If we’re using the Yelp example, large, formal dining chains do have internal initiatives to respond and improve their experience based on the reviews. There are people that are paid to respond to one-star reviews, offer comps and discounts, and, in general, be responsive to these types of sites. For most organizations, that falls under the auspices of a customer service department and their budget, at best, is a fraction of their overall marketing spend.

Right now, most — if not all — of the analytics and tools Glassdoor provides is for managing your presence and reputation on their site. That might be enough to bring in clients, but I don’t think that’s an attractive business to acquire or invest in for a long-term play outside of someone like LinkedIn — at least before they were acquired by Microsoft.

There’s an opportunity for Glassdoor to do more. Combining managing reputation with analytics that measure employer sentiment from data sources outside of Glassdoor would be a smart first step. Acquiring or building technology that allows for more granular brand management, especially as it relates to social is another avenue. Bringing in referral tools would be another opportunity, as would taking the approach of the Smashfly’s of the tech world and embracing the marketing role of talent acquisition with tools that are helpful across candidate marketing landscape.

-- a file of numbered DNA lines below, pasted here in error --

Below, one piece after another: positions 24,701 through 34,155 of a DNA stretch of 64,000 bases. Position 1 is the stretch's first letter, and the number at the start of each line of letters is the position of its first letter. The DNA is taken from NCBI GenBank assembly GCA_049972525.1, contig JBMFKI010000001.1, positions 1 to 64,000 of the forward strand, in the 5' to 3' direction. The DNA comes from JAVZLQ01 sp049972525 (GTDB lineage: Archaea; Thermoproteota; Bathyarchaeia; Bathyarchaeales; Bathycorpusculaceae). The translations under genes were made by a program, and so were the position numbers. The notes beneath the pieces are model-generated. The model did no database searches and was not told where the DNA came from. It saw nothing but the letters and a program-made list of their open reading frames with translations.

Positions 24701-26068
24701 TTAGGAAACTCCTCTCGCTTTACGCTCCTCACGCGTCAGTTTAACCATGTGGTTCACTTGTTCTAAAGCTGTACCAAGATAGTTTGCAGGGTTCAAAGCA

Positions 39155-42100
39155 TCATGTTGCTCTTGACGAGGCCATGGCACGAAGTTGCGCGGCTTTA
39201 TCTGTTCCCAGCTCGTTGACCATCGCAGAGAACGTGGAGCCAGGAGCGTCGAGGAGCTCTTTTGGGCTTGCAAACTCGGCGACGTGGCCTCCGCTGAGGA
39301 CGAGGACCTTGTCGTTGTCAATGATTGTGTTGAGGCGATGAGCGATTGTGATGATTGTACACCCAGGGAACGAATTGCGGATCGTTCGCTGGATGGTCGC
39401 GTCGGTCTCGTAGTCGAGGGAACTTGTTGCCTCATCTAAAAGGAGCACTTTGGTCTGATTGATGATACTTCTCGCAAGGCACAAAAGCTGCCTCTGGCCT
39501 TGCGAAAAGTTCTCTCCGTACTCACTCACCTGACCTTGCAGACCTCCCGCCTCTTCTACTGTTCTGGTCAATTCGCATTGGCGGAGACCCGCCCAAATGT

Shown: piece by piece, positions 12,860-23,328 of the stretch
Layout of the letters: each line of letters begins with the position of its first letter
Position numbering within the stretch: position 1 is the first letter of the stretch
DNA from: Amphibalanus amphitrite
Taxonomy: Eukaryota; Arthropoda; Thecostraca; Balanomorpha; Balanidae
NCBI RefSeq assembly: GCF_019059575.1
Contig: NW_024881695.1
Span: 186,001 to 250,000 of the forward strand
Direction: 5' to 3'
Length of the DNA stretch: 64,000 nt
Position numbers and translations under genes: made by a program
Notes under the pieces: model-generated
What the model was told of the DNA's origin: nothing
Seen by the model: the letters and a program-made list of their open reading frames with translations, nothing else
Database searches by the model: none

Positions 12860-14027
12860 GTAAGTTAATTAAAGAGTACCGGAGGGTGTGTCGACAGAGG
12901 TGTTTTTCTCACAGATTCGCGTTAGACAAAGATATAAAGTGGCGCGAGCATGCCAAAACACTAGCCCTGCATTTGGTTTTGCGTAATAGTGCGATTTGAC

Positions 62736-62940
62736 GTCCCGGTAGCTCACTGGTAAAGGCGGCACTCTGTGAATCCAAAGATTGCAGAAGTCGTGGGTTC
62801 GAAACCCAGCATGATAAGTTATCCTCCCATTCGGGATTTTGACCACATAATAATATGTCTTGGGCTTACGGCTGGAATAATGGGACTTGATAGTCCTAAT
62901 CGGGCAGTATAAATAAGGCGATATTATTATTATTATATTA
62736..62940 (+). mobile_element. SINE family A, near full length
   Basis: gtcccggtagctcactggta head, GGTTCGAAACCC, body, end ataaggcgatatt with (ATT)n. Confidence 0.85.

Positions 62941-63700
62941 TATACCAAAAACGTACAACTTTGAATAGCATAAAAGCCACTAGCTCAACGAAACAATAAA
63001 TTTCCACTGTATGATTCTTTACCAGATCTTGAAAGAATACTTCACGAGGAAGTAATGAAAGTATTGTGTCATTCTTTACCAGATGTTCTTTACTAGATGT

That stuff may be in the cards. I haven’t taken a briefing with Glassdoor since I was with ERE and they hold their cards close when they do talk, especially about future plans.

* * * * *

Beyond the marketing hype and their PR brilliance is the truth: Glassdoor doesn’t have the right platform to address the key challenges facing employer brands. At least, not today. The score that some obsess about is largely irrelevant to a large majority of companies and job seekers.

That’s without mentioning things that always seem to come up in discussions with talent acquisition pros about Glassdoor, like gaming the review system, fake reviews from former employees and competitors, or Glassdoor’s incentive to properly moderate either one of these when review volume is so important to their business. These are all charges that Glassdoor always denies and there seems to be no hard evidence to the contrary. Not yet, at least.